Employee happiness goes beyond compensation. Today, the workforce wants to be inspired by their leadership, valued for their contributions and aligned with company objectives. Unfortunately, these needs mark a gap in the employer/employee relationship. Our 2015 North American workforce report, The greatness gap: The state of employee disengagement, uncovered that:
- 51% of employees are not happy at work.
- 61% of employees don’t know their company’s cultural values.
- 53% of employees don’t feel recognized for their achievements at work.
Aligning your consumer and employer brand may result in 36% greater shareholder return over 5 years according to a joint Lippincott and LinkedIn research paper, but it will require a new and well researched approach to realise these benefits in Asia. Considering the cultural nuances and differences in the region, it can be difficult for companies to successfully deploy their employer value proposition and employer brand strategy. Your corporate and employer brand values can be consistent globally. It is the subtlety of messaging, language and points of emphasis that should be well researched and adapted to align with the country’s cultural considerations that are often centuries in the making.
Is your EVP adapted to different cultures?
An effective EVP enables an organisation to become a magnet for talent, increase employee engagement and ultimately lead to stronger business results. We invite you to read Employer Value Proposition: Local Considerations for a Global Initiative, written by Matthew Bristow which outlines a number of cultural considerations to consider when localising your Employer Value Proposition using China as an example. Matthew is the Head of Consulting- APAC for Alexander Mann solutions. He has over 15 years consulting experience and has worked with clients across all major industries and countries through Asia.
Five Trends that Are Impacting Your Ability to Stay Competitive in the New Recruitment Climate
Part One of a Two-Part Series
What happens when record low unemployment rates mix with job growth opportunities? It puts job seekers in the driver’s seat. This new labor market allows potential employees to “shop around” and find the job that’s best for them.
As the talent landscape begins to experience a dramatic shift in demographics, competitive organizations must embrace the reciprocal shift in talent strategy.
By 2020, Millennials will comprise 46-percent of the workforce, which strongly implies that talent acquisition strategies should adapt to meet the needs of the upcoming workforce. Members of this new workforce generation are being referred to as “sophisticated jobseekers,” as they go about finding new employment opportunities in differing methods versus their generational counterparts.
These jobseekers follow and interact with companies they admire through social media platforms and they both search and apply to jobs directly from their mobile devices.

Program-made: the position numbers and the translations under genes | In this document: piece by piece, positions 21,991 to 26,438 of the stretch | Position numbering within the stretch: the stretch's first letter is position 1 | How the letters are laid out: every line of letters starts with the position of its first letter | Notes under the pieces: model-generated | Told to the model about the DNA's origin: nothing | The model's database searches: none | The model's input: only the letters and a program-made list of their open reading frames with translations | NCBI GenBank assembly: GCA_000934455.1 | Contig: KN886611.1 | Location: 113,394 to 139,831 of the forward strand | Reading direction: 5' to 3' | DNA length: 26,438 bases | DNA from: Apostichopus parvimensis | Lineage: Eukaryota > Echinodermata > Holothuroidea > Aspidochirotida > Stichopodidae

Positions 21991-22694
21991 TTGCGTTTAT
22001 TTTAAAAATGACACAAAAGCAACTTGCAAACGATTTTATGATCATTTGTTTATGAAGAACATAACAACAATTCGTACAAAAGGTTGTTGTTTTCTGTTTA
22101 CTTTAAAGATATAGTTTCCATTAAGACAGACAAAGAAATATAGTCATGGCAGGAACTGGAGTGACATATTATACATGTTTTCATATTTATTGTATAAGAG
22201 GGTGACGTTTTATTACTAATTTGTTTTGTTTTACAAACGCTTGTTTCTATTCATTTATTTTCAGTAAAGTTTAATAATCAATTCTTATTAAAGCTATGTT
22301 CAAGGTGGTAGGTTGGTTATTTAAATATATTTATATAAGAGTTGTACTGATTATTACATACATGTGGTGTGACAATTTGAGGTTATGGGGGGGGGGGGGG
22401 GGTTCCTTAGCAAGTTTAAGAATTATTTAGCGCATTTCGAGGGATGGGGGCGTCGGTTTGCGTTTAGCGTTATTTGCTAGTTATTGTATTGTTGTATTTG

Having a superior workforce culture and inviting employment brand are the catchphrases of the moment, touted as the surest way to win the war for talent. Without a distinct culture, companies will fail to engage employees in a shared journey, resulting in a negative impact on profits. And without a compelling employment brand, the odds of hiring the wrong employees shoot up, causing unreliable workforce behaviors.
Certainly, there is much wisdom in the importance of a cultural alignment between an organization and its employees, as well as an employment brand that markets a company as a desirable place to work
In this renewed period of global economic growth, HR and talent management teams are engaged more actively than ever in the pursuit of sourcing the most valuable hires. As the overall talent pool shrinks, especially for highly specialized skill sets, organizations are beginning to adapt to these challenges by sourcing outside the box. Winning in this increasingly competitive recruitment environment requires the adaptation of fresh approaches to supplement traditional sourcing strategies. Please consider these innovative techniques in recruitment and strategic sourcing to master the current challenges existent in the talent landscape.
Many HR organizations are scouring the globe for particular skill sets that will set their companies apart from a competitive standpoint. Finding qualified workers with specialized technology, engineering and technical skill is becoming more difficult by the day, given the dearth of candidates and the intense rivalry to hire them. This challenge confronts HR with a pronounced responsibility, given the vital role played by human capital. Recruitment priorities insist that every potential channel be plied to ensure the right people are hired to bring strategic goals to fruition. In this regard, marketing a company’s brand as an employer-of-choice is just one tactic that is helping to win the war for talent.
In a complex and demand-driven employment market, enticing the best talent requires more than just a quality benefit package. A strong employer brand must go beyond an organization’s market position and include an environment that provides positive experiences and meaningful work. Gone are the days of long-term loyalty and pension plans. Only one in ten millennial generation job candidates are expected to stay with the same employer, according to a recent survey. To recruit best-in-class talent and keep them, companies must understand their differentiating brand value and learn how to accurately market it to candidates.
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